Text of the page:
well braced


something that holds parts together or in place, as a clasp or clamp.
anything that imparts rigidity or steadiness.
Also called bitbrace, bitstock. Machinery. a device for holding and turning a bit for boring or drilling.
Building Trades. a piece of timber, metal, etc., for supporting or positioning another piece or portion of a framework.
Nautical. (on a square-rigged ship) a rope by which a yard is swung about and secured horizontally.
Music. leather loops sliding upon the tightening cords of a drum to change their tension and the drum's pitch.
Often, braces. Dentistry. a round or flat metal wire placed against the surfaces of the teeth for straightening irregularly arranged teeth.
Medicine/Medical. an appliance for supporting a weak joint or joints.
braces, Chiefly British, suspender ( def 1 ).
a pair; couple: a brace of grouse.
one of two characters { or } used to enclose words or lines to be considered together.
bracket ( def 7 ).
Music. connected staves.
a protective band covering the wrist or lower part of the arm, especially a bracer.
Military. a position of attention with exaggeratedly stiff posture.
verb (used with object), braced, bracing.
to furnish, fasten, or strengthen with or as if with a brace.
to fix firmly; make steady; secure against pressure or impact: He braces himself when the ship rolls. Brace yourself for some bad news.
to make tight; increase the tension of.
to act as a stimulant to.
Nautical. to swing or turn around (the yards of a ship) by means of the braces.
Military. to order (a subordinate) to assume and maintain a brace.
verb (used without object), braced, bracing.
Military. to assume a brace.
Verb phrases
brace in, Nautical. to brace (the yards of a square-rigged vessel) more nearly athwartships, as for running free.
brace up, Informal. to summon up one's courage; become resolute: She choked back her tears and braced up.

1300–50; (noun) Middle English < Anglo-French, Old French: pair of arms < Latin brā(c)chia plural (taken as feminine singular) of brā(c)chium arm (< Greek; see brachium); (v.) in part Middle English bracen (< Anglo-French bracier, derivative of brace; cf. embrace1), in participle derivative of the noun

overbrace, verb (used with object), overbraced, overbracing.
rebrace, verb (used with object), rebraced, rebracing.
underbrace, noun
underbrace, verb (used with object), underbraced, underbracing.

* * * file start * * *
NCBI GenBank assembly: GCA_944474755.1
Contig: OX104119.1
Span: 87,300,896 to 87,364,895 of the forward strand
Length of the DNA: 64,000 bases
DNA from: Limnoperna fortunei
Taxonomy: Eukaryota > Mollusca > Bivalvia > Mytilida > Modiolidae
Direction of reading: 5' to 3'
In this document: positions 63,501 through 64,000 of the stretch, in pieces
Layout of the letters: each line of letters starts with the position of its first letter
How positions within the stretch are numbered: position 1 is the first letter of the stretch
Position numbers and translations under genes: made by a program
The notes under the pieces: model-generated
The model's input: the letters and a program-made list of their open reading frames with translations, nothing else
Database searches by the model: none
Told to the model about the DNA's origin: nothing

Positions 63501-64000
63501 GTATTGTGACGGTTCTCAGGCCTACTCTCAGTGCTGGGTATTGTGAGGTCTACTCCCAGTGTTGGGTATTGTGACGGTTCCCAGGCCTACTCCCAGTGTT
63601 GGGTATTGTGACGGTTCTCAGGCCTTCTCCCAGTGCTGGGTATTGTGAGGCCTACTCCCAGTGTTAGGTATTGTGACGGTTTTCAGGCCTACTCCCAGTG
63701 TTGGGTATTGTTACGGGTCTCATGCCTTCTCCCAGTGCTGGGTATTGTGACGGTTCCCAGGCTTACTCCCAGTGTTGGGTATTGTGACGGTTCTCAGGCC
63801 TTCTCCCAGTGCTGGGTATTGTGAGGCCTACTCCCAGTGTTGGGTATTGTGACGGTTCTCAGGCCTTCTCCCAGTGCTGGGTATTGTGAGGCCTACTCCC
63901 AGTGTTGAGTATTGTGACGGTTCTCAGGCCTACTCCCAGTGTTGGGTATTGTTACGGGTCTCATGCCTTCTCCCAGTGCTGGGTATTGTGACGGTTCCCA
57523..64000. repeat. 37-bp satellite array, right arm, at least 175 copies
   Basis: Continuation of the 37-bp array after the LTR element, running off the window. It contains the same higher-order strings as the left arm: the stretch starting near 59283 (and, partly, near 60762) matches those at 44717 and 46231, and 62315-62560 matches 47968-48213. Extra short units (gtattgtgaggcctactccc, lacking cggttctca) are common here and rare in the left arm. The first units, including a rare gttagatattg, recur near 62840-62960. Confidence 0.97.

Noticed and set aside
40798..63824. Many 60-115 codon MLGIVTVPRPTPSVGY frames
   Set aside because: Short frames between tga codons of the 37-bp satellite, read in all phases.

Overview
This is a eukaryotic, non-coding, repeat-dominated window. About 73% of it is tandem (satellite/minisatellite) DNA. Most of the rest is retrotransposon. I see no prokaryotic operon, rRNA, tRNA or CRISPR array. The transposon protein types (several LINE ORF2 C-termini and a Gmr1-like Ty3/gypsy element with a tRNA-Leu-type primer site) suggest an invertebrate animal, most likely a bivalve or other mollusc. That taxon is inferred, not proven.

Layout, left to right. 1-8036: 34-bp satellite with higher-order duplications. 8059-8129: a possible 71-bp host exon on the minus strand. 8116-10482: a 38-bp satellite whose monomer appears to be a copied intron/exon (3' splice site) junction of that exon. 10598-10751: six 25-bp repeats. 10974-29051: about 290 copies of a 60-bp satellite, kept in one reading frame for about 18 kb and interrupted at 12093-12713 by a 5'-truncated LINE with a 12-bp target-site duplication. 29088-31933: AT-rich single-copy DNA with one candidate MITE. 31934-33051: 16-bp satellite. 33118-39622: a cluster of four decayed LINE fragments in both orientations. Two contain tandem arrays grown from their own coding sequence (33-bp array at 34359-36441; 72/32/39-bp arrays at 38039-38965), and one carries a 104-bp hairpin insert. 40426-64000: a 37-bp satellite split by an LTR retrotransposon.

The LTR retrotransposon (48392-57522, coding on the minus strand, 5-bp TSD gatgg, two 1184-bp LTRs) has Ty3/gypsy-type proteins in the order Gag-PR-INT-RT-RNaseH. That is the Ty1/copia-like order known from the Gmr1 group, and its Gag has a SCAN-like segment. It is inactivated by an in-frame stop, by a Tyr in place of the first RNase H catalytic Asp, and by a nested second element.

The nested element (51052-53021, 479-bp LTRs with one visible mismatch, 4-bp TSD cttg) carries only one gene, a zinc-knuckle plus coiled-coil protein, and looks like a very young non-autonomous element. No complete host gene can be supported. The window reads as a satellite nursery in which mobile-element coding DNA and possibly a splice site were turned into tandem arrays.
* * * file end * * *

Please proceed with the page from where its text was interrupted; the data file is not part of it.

well-braced, adjective

1. vise. 4. stay, prop, strut. 10. See pair. 15. support, fortify, prop. 17. tauten, tense. 18. fortify.
Dictionary.com Unabridged
Based on the Random House Dictionary, © Random House, Inc. 2014.
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World English Dictionary
brace (breɪs)
1.  See also brace and bit In full: hand brace a hand tool for drilling holes, with a socket to hold the drill at one end and a cranked handle by which the tool can be turned
2.  something that steadies, binds, or holds up another thing
3.  a structural member, such as a beam or prop, used to stiffen a framework
4.  a sliding loop, usually of leather, attached to the cords of a drum: used to change its tension
5.  a pair; two, esp of game birds: a brace of partridges
6.  either of a pair of characters, { }, used for connecting lines of printing or writing or as a third sign of aggregation in complex mathematical or logical expressions that already contain parentheses and square brackets
7.  Also called: accolade a line or bracket connecting two or more staves of music
8.  (often plural) an appliance of metal bands and wires that can be tightened to maintain steady pressure on the teeth for correcting uneven alignment
9.  med any of various appliances for supporting the trunk, a limb, or teeth
10.  another word for bracer
11.  (in square-rigged sailing ships) a rope that controls the movement of a yard and thus the position of a sail
12.  See braces
13.  to provide, strengthen, or fit with a brace
14.  to steady or prepare (oneself or something) as before an impact
15.  (also intr) to stimulate; freshen; invigorate: sea air is bracing
16.  to control the horizontal movement of (the yards of a square-rigged sailing ship)
[C14: from Old French: the two arms, from Latin bracchia arms]

Collins English Dictionary - Complete & Unabridged 10th Edition
2009 © William Collins Sons & Co. Ltd. 1979, 1986 © HarperCollins
Publishers 1998, 2000, 2003, 2005, 2006, 2007, 2009
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Word Origin & History

early 14c., "armor for the arms," from O.Fr. brace, braz "arms," also "length measured by two arms" (12c., Mod.Fr. bras "arm, power;" brasse "fathom, armful, breaststroke"), from L. bracchia pl. of bracchium "an arm, a forearm," from Gk. brakhion "arm" (see brachio-).
Applied to various devices for fastening and tightening, on notion of clasping arms. The verb "to render firm or steady by tensing" is mid-15c., with figurative extension to tonics, etc. that "brace" the nerves (cf. bracer "stiff drink"). Related: Braced; bracing.
Online Etymology Dictionary, © 2010 Douglas Harper
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American Heritage
Medical Dictionary

brace (brās)

  1. An orthopedic appliance that supports or holds a movable part of the body in correct position while allowing motion of the part.

  2. Often braces A dental appliance, constructed of bands and wires that is fixed to the teeth to correct irregular alignment.

The American Heritage® Stedman's Medical Dictionary
Copyright © 2002, 2001, 1995 by Houghton Mifflin Company. Published by Houghton Mifflin Company.
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